London aluminium held steady on Friday as worries over an alumina shortage stoked expectations of cost inflation, sending prices towards the biggest weekly gain in nearly six months.
London Metal Exchange (LME) aluminium was little changed at $2,168.50 a tonne, down just 0.1 per cent after hitting its loftiest since June at $2,267 the session before.
Prices were on track for a 5.8 per cent weekly rise, the biggest since April.
The Brazilian state of Para on Thursday said it was surprised when Norsk Hydro decided a day earlier to halt operations at Alunorte and asked for a report explaining the decision.
Other metals came under pressure from a stronger dollar.
LME copper eased by 1.2 per cent to $6,212.50 a tonne by 0638 GMT, after the US currency was boosted by solid demand for Treasuries following a strong payrolls report, reports Reuters.
LME zinc fell 1.9 per cent. A trader said there was small consumer buying coming in to offer support.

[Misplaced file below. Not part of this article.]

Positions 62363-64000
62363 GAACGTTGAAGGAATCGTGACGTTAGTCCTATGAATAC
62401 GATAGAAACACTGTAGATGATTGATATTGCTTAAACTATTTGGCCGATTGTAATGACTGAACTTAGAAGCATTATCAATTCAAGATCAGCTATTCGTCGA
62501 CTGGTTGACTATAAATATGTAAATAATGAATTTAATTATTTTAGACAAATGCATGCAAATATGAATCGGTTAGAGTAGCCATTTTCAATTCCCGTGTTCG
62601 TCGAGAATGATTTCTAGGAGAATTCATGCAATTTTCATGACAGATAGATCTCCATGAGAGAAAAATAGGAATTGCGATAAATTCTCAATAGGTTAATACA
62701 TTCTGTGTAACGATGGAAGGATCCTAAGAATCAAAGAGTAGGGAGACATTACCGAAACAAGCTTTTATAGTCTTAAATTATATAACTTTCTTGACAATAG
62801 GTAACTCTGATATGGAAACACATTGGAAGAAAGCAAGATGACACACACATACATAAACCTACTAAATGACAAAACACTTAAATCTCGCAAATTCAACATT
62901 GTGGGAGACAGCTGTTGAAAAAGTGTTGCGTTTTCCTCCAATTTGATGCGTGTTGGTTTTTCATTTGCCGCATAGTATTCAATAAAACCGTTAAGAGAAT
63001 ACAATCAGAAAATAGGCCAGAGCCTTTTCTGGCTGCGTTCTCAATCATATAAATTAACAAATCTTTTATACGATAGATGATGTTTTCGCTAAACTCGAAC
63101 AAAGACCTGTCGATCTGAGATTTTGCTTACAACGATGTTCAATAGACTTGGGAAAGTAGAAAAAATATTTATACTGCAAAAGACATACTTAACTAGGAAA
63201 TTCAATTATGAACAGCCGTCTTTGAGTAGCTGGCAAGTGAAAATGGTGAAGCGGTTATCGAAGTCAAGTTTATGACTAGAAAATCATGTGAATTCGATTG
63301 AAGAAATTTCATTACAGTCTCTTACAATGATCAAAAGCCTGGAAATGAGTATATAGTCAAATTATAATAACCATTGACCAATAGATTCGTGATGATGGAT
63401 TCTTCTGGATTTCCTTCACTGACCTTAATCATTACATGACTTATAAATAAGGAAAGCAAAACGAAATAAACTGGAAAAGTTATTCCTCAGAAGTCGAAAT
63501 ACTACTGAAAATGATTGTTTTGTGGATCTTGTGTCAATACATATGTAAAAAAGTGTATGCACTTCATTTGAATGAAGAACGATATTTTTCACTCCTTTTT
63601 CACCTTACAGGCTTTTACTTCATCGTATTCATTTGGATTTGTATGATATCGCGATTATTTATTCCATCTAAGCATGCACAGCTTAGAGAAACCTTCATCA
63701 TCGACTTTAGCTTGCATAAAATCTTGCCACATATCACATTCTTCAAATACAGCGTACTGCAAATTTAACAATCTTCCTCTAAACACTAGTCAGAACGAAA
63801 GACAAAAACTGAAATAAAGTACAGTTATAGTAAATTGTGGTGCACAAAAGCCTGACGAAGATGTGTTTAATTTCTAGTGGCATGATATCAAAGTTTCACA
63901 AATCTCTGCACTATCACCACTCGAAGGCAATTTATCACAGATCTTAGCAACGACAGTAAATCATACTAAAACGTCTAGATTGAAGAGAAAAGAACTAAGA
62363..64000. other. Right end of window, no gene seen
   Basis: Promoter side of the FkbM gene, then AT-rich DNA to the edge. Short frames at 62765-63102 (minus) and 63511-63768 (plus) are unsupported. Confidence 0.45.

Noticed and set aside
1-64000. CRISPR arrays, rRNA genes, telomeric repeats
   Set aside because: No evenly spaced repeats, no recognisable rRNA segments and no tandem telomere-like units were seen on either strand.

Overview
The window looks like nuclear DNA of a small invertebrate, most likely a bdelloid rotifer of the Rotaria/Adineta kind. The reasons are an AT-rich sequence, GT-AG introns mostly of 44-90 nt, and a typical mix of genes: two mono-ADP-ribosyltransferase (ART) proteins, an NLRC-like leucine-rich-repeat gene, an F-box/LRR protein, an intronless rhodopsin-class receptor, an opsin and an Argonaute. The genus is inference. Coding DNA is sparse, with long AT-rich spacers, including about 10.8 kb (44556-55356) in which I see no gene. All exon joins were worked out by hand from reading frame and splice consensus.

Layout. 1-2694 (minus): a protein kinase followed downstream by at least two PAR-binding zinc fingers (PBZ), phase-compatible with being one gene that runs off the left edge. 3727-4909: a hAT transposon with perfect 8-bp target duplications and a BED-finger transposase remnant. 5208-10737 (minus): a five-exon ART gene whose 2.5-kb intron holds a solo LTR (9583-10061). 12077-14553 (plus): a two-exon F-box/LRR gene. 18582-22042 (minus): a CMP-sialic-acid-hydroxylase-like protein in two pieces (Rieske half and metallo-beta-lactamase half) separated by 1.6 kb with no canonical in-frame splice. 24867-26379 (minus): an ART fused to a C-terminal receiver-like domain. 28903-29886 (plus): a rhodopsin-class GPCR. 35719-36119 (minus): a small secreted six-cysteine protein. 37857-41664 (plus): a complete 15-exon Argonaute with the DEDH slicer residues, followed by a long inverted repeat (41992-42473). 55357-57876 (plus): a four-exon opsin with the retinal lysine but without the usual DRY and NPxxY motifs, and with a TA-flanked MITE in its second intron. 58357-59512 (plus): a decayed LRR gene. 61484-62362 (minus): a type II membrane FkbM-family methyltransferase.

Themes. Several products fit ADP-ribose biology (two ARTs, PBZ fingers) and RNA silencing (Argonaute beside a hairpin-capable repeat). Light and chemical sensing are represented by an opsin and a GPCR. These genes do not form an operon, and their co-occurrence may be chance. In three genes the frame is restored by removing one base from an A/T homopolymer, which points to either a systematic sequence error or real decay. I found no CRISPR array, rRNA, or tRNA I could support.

The number of Americans filing for unemployment benefits fell to a near 49-year low last week, pointing to sustained labor market strength, which should continue to underpin economic growth.
The Shanghai Futures Exchange remains closed for the Golden Week holiday and will reopen on Monday.
Trade is expected to be lighter than usual next week as the year’s biggest industry event, LME Week, begins in London.
Uncertainty about how metals demand will be hit by trade wars, rising US interest rates and a slowdown in China are weighing on industrial metals prices, submerging signals pointing to potential shortages.
Chile’s antitrust court approved on Thursday a deal struck between Chilean regulators and Tianqi, allowing the Chinese miner to purchase a nearly one-quarter stake in lithium producer SQM.
Demand for automotive aluminium is set to more than double by 2025, driven by surging growth in Asia, a senior executive at Novelis Inc said on Thursday.
© 2017 - All Rights with The Financial Express